The LTZ has very good looking wheels (18″), however the Eco’s wheels actually look shockingly good in person. A neighbor of mine has a crystal blue Eco. Not sure why they all come in chrome finish (I’ve got a long and nasty history with GM chrome wheels and their propensity for oxidation and thus tire leakage), but they really do look much better on different colors and in the real world.

        The design isn’t nearly as geeky/ugly as the Civic hybrid’s wheels, or the partially plastic-shrouded base Prius wheels (the Prius Touring package remedies this). If you’ve seen Fits and non-GX/Hybrid Civics with said wheels, they were most likely installed aftermarket. Never a factory option on any other vehicle.

      • 0 avatar
        geozinger

        I’ve seen a number of Cruze Ecos (unknowingly, it’s hard to spot that little green badge sometimes) with those wheels and thought they looked just fine.

        I was rather amused to read the long string of comments about the wheels…

      • 0 avatar
        psarhjinian

        All Cruze models have a twist-beam non-independent rear suspension.

        You’re right. I’d read that the Eco had a simple twist beam versus the “regular” models, but you’re right that the other Cruzes have the same setup, only with a pair of additional links bolted to the body.

        I’m surprised those get deleted on the Eco. Do they weigh that much?

        I don’t mind either way: I’ve driven some very good twist beam-equipped cars (the NCS and MkIV Jettas) and some very bad ones with IRS (the current Matrix XRS) and it really seems to be up to how much the maker sweats the details.

  • avatar
    michal1980

    Whats up with the never ending Bob Lutz love train? GM failed under him. Guy is a slick sales man. Writers on this site drank the snake oil.

  • avatar
    rem83

    Considering the Cruze is almost mid-sized, I’d say it’s weight – especially on the Eco – isn’t all that bad.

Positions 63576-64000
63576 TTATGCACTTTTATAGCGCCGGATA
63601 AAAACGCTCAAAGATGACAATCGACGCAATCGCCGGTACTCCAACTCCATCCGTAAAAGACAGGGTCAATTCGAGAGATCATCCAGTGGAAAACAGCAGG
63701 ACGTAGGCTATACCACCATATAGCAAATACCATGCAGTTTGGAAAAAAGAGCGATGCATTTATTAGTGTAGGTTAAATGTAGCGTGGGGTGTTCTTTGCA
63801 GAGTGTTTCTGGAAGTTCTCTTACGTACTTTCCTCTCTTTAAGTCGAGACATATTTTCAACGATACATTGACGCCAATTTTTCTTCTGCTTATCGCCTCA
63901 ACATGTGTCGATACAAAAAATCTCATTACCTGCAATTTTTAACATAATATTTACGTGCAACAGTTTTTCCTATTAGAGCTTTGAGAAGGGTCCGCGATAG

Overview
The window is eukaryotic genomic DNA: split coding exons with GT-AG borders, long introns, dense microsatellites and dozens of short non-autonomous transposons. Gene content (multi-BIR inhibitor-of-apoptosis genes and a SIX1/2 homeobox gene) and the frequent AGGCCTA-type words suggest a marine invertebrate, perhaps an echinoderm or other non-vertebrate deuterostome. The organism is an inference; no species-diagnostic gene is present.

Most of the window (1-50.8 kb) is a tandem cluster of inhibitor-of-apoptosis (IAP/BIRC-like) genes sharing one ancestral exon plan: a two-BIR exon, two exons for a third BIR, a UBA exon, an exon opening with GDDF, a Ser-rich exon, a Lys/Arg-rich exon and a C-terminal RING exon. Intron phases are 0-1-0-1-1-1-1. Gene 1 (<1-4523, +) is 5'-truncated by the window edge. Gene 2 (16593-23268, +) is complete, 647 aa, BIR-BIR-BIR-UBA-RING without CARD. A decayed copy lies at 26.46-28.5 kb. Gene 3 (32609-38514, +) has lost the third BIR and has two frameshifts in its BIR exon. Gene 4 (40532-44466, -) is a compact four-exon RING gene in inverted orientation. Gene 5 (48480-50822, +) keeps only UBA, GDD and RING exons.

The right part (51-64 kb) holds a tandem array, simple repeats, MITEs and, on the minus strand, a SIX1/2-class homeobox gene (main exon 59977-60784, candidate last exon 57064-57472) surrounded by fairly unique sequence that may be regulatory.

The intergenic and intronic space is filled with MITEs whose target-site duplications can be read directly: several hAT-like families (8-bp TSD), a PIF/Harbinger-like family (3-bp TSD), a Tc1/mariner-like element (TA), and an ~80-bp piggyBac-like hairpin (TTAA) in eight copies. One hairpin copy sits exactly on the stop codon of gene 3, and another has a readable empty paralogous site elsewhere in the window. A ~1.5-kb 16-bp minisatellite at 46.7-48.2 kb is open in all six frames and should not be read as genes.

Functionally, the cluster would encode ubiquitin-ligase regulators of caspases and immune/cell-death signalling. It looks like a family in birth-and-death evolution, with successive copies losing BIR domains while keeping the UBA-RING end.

• 0 avatar
      Patrickj

      Almost mid-sized is also my perception in a walk-around and sitting into the car.

      • 0 avatar
        ciddyguy

        I often walk past one at work, in red no less and yes, it looks large for a C segment car, in fact, it almost looks as big as my Mom’s ’04 Dodge Stratus and it’s a D segment (midsize) car!

        Not bad looking in a bread and butter sort of way though, just wish they’d just bring the damned hatchback version over already.

        But in the end, it’s a bit larger than I want in my next car, I’m sticking with A and B segment hatchbacks, some mighty nice ones out there these days and some of them aren’t that expensive either.

      • 0 avatar
        Thinkin...

        “Almost mid-sized is also my perception in a walk-around and sitting into the car.”

        True – although that sure wasn’t my impression when trying to sit in the back seat. WIth a tall driver in front, you’d best reserve the space for groceries or amputees. The Focus is a bit better, but the Elantra kills the both, and the Jetta is right there as well. Heck, even a lot of B-segment rides offer better rear seat room.

    • 0 avatar

      The rear seat isn’t nearly mid-sized.

  • avatar
    carguy

    Nice review. I got a chance to drive the Elantra GLS and Cruze LT back to back a couple of weeks back and I would have to agree that the Cruze feels more substantial but it also feels overly soft and the steering very light. The interior materials were definitely better than the Elantra but in some aspects they have taken the soft touch plastic thing a little too far – a lot of surfaces felt a little too rubbery for my tastes.